Herd Immunity

What are ways you can keep others from getting sick? 


While staying home when sick and good hygiene are important, vaccines play a critical role in keeping whole groups healthy. Not only do vaccines protect individuals, but they also protect communities. When individuals stay healthy, they do not spread germs to others. Herd immunity allows vaccines to protect those who might be too young or have health conditions that prevent them from receiving vaccines.  

"If we imagine the action of a vaccine not just in terms of how it affects a single body, but also in terms of how it affects the collective body of a community, it is fair to think of vaccination as a kind of banking of immunity. Contributions to this bank are donations to those who cannot or will not be protected by their own immunity. This is the principle of herd immunity, and it is through herd immunity that mass vaccination becomes far more effective than individual vaccination."

-Eula Biss, On Immunity: An Inoculation

Understanding Community Spread

Herd immunity is a critical step in controlling germs. At the beginning of the COVID-19 pandemic, medical research institutes created graphics and videos to explain why herd immunity was unable to stop the pandemic.

 

With the introduction of vaccines, herd immunity will become once again possible. As many people as possible must be vaccinated for herd immunity to work, but soon, vulnerable individuals will be protected.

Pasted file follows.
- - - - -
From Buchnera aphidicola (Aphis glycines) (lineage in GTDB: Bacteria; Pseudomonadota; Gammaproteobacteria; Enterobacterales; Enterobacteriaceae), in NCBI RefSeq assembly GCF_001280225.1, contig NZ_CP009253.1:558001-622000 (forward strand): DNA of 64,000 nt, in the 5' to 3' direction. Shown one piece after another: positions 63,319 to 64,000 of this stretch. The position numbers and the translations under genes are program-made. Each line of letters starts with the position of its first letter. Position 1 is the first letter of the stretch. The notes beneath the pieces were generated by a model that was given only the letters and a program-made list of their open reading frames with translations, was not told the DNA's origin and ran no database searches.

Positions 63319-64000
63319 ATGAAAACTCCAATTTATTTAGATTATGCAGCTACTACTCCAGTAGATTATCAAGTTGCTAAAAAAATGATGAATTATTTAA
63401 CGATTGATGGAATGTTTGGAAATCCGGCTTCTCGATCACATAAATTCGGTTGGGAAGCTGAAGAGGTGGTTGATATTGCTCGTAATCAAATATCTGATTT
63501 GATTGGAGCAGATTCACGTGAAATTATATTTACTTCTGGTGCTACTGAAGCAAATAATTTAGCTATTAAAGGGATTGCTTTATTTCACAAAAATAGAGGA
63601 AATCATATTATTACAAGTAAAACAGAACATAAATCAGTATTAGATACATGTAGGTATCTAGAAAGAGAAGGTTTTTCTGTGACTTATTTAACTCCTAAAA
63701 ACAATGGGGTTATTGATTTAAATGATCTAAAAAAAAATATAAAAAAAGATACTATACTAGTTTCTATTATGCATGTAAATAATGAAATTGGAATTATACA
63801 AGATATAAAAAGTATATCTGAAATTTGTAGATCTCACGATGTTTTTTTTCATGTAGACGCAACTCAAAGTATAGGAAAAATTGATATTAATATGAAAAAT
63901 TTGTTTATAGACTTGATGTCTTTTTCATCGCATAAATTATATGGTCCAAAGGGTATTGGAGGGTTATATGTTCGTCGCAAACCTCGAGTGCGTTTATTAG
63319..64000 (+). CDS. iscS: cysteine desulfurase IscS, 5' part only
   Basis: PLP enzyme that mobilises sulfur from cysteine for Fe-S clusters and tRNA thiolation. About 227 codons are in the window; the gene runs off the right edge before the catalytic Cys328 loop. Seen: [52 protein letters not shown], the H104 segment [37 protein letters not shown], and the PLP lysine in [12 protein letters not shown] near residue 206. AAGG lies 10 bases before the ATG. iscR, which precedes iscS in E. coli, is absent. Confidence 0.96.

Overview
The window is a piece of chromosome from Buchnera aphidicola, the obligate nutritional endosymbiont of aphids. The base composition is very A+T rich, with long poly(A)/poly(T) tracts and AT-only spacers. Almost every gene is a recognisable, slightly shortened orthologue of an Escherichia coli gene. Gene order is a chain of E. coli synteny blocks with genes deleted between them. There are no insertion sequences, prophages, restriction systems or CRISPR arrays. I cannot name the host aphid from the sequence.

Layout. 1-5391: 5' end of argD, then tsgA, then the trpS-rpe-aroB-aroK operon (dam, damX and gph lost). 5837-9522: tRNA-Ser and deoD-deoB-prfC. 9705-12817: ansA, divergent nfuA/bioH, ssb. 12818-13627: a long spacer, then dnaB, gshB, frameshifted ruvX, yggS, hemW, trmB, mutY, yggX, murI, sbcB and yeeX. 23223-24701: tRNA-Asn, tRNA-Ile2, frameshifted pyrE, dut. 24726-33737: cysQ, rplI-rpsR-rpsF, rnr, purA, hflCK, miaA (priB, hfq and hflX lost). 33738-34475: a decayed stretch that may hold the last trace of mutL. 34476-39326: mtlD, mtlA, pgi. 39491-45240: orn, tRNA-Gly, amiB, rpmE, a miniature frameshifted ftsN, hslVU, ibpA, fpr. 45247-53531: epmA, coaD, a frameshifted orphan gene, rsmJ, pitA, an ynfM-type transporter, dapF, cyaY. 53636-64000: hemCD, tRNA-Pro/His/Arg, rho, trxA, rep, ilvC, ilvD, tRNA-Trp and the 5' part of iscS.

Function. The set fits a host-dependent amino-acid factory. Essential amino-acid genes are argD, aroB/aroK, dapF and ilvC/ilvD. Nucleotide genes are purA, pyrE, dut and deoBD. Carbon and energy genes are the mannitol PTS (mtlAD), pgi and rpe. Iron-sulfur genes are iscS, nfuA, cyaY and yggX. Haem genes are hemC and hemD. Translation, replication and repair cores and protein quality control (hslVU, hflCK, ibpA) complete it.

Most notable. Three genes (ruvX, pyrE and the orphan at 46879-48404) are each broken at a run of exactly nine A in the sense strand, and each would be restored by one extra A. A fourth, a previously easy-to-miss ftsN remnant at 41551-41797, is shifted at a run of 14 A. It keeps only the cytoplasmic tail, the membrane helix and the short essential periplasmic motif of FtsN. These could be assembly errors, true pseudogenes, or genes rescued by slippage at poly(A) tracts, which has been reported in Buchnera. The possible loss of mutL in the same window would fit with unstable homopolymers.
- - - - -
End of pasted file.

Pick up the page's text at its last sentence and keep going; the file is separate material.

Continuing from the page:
Graphic from Johns Hopkins Medicine 

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"Vaccination works by enlisting a majority in the protection of a minority."

-Eula Biss, On Immunity: An Inoculation

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The Importance of Healthcare Workers

While vaccines and herd immunity save lives, doctors, nurses, and a robust healthcare network are key to ensuring this system works. Healthcare workers need strong workplace support to complete their stressful jobs. Patients need insurance and other financial resources to pay for their care. Scientists must complete research to stay on top of new and mutating viruses.

Without healthcare workers, who would administer vaccines to make herd immunity possible? 

Photograph from the Cleveland Clinic